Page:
The Hospitality of Abraham

Altarpiece, Church of The Most Holy Trinity, Oxford Road, Reading.

Genesis 18: 1-16

1. AND the LORD appeared unto him [Abraham] in the plains of Mamre: and he sat in the tent door in the heat of the day;
2. And he lift up his eyes and looked, and, lo, three men stood by him: and when he saw them, he ran to meet them from the tent door, and bowed himself toward the ground,
3. And said, My Lord, if now I have found favour in thy sight, pass not away, I prey thee, from thy servant:
4. Let a little water, I prey thee, be fetched, and wash your feet, and rest yourselves under the tree:
5. And I will fetch a morsel of bread, and comfort ye your hearts; after that ye shall pass on: for therefore are ye come to your servant. And they said, So do, as thou hast said.
6. And Abraham hastened into the tent unto Sarah, and said, Make ready quickly three measures of fine meal, knead it and make cakes upon the hearth,
7. And Abraham ran unto the herd, and fetcht a calf tender and good, and gave it unto a young man; and he hasted to dress it.8. And he took butter, and milk, and the calf which he had dressed, and set it before them; and he stood by them under the tree, and they did eat.
9. And they said unto him, Where is Sarah thy wife? And he said, Behold, in the tent.
10. And he said, I will certainly return unto thee according to the time of life; and, lo, Sarah thy wife shall have a son. And Sarah heard it in the tent door, which was behind him.
11. Now Abraham and Sarah were old and well stricken in age; and it ceased to be with Sarah after the manner of women.
12. Therefore Sarah laughed within herself, saying, After I am waxed old shall I have pleasure, my lord being old also?
13. And the LORD said unto Abraham, Wherefore did Sarah laugh, saying, Shall I of a surety bear a child, which am old?
14. Is anything too hard for the LORD? At the time appointed I will return unto thee according to the time of life, and Sarah shall have a son.
15. Then Sarah denied, saying, I laughed not; for she was afraid. And he said, Nay; but thou didst laugh.
16. And the men rose up from thence and looked toward Sodom: and Abraham went with them to bring them on the way.





One idea came from the representation of the story in San Vitale, Ravenna, c 540 AD where the angels appear like men, without wings, and the loaves have crosses.


Another came from a boss in Norwich Catherdral, from an interpretation of the story where the spectator takes the place of Abraham - seeing an Angel at his table. The table itself has a white cloth like the Laudian frontal alter cloth used in The Church of England, inviting comparisons between the two tables.

photo courtesy of  Julia Hedgecoe


People's faces were an inspiration. Rowan was a graphic design student with a saturday job in a local greengrocer's. He kindly agreed to model for an angel

A full size paper cartoon was used to try the composition in situ. Smart braces were worn by Fr Card-Reynolds.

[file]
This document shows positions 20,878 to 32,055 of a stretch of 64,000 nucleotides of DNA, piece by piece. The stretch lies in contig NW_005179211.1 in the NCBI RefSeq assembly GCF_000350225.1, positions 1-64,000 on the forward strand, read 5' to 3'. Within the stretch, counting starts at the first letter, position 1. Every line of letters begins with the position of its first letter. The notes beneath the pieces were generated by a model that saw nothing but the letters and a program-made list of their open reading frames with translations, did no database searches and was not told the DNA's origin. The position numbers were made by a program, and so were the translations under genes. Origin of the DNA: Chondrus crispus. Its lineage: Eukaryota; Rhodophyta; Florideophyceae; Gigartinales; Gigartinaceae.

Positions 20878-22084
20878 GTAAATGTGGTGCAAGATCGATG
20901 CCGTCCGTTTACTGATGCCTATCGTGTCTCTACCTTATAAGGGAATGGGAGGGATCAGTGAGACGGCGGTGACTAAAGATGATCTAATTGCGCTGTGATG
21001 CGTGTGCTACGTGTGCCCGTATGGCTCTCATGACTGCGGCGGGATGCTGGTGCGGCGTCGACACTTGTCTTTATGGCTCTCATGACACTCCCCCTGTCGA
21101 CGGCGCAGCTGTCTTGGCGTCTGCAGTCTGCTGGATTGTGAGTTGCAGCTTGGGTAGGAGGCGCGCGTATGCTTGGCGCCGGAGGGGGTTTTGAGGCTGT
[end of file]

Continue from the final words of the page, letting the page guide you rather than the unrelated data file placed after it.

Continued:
The New Altarpiece of the Holy Trinity as The Hospitality of Abraham

From the service book for the first service with the painting installed

When the Mother Church of Western Christendom, Santa Maria Meggiore in Rome,
came to be adorned by the emperor in c.420.AD he placed into the nave a large mosaic
of the Holy Trinity as the Hospitality of Abraham. This was one of the first times in Christian art that the Trinity had been represented. The new altarpiece in the Holy Name Chapel deliberately recalls these most ancient forms of iconography and the recollection of Santa Maria Meggiore in particular denotes the strong commitment to ecumenism and Christian unity that is the special vocation of our parish. 

The story of the Hospitality is drawn from Genesis 18 and tells of a mystical meeting between Abraham and the Triune God. It is a story rich in meaning and is particularly appropriate to be figured at an altar for it reminds us of the blessing that we receive when we encounter the Trinity at the table of His lavish hospitality. 
It would be wrong to say that the painting is to be read in a one certain way.

It can be understood on many levels. You will see the unity of the Trinity expressed
in the similar heights of the figures and if you look carefully you discover that their robes seem to weave into each other. The gestures of the hands are significant. Together the hands trace the shape of a triangle, the symbolic form of the Trinity. The central figure holds His hands as the priest does at the celebration of the mass. The other figures gesture welcome and blessing. One the table are the differing foods as described in Genesis. The perspective of the tabletop is tipped forward so we gain a sense of sharing the extravagant meal. Overhead a flock of migrating birds fly past. This recalls a medieval artist devise to show the uniqueness of the event. As the birds fly in migration just once a year, so the event we see was only to be seen once. Below the table is a cock and hen sparrow, representative of the male and female in creation. The three faces tell their own stories and are actual portraits. Above all is the vivid blue of heaven. The simplicity of the image speaks of the unity of the Trinity

Like Abraham and Sarah we too can encounter God, often unexpectedly, and when we
do it requires of us a joyful willingness to share God's great generosity and hospitality.

Fr Card-Reynolds

Paintings and prints available. For information, images and all other enquiries please contact


Phone: +44 (0)1353 667014

Letter: Coach House, 7 Douglas Court, Ely, Cambs, CB7 4SE, UK


Copyright © 2024 Stephen Taylor Paintings. All rights reserved. Website by Studio Nova